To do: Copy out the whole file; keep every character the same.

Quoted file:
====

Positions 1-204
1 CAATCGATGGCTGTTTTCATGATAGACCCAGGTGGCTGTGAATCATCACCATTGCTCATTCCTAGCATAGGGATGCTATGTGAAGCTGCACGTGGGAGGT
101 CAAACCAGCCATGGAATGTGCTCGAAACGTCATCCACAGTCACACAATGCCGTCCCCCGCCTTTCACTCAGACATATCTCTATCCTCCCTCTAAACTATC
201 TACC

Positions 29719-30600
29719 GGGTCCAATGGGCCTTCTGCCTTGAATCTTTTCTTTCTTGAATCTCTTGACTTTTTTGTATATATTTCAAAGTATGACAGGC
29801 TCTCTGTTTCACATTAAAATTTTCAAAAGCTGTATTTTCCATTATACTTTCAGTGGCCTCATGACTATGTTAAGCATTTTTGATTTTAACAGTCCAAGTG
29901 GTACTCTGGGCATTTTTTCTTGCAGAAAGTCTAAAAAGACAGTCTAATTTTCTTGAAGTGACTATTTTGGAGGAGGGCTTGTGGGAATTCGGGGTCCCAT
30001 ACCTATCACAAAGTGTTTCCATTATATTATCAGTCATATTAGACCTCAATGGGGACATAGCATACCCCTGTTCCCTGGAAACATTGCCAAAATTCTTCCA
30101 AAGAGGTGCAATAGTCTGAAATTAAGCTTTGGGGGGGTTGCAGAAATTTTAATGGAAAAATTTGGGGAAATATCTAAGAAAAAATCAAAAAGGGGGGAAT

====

Positions 1-204
1 CAATCGATGGCTGTTTTCATGATAGACCCAGGTGGCTGTGAATCATCACCATTGCTCATTCCTAGCATAGGGATGCTATGTGAAGCTGCACGTGGGAGGT
101 CAAACCAGCCATGGAATGTGCTCGAAACGTCATCCACAGTCACACAATGCCGTCCCCCGCCTTTCACTCAGACATATCTCTATCCTCCCTCTAAACTATC
201 TACC

Positions 29719-30600
29719 GGGTCCAATGGGCCTTCTGCCTTGAATCTTTTCTTTCTTGAATCTCTTGACTTTTTTGTATATATTTCAAAGTATGACAGGC
29801 TCTCTGTTTCACATTAAAATTTTCAAAAGCTGTATTTTCCATTATACTTTCAGTGGCCTCATGACTATGTTAAGCATTTTTGATTTTAACAGTCCAAGTG
29901 GTACTCTGGGCATTTTTTCTTGCAGAAAGTCTAAAAAGACAGTCTAATTTTCTTGAAGTGACTATTTTGGAGGAGGGCTTGTGGGAATTCGGGGTCCCAT
30001 ACCTATCACAAAGTGTTTCCATTATATTATCAGTCATATTAGACCTCAATGGGGACATAGCATACCCCTGTTCCCTGGAAACATTGCCAAAATTCTTCCA
30101 AAGAGGTGCAATAGTCTGAAATTAAGCTTTGGGGGGGTTGCAGAAATTTTAATGGAAAAATTTGGGGAAATATCTAAGAAAAAATCAAAAAGGGGGGAAT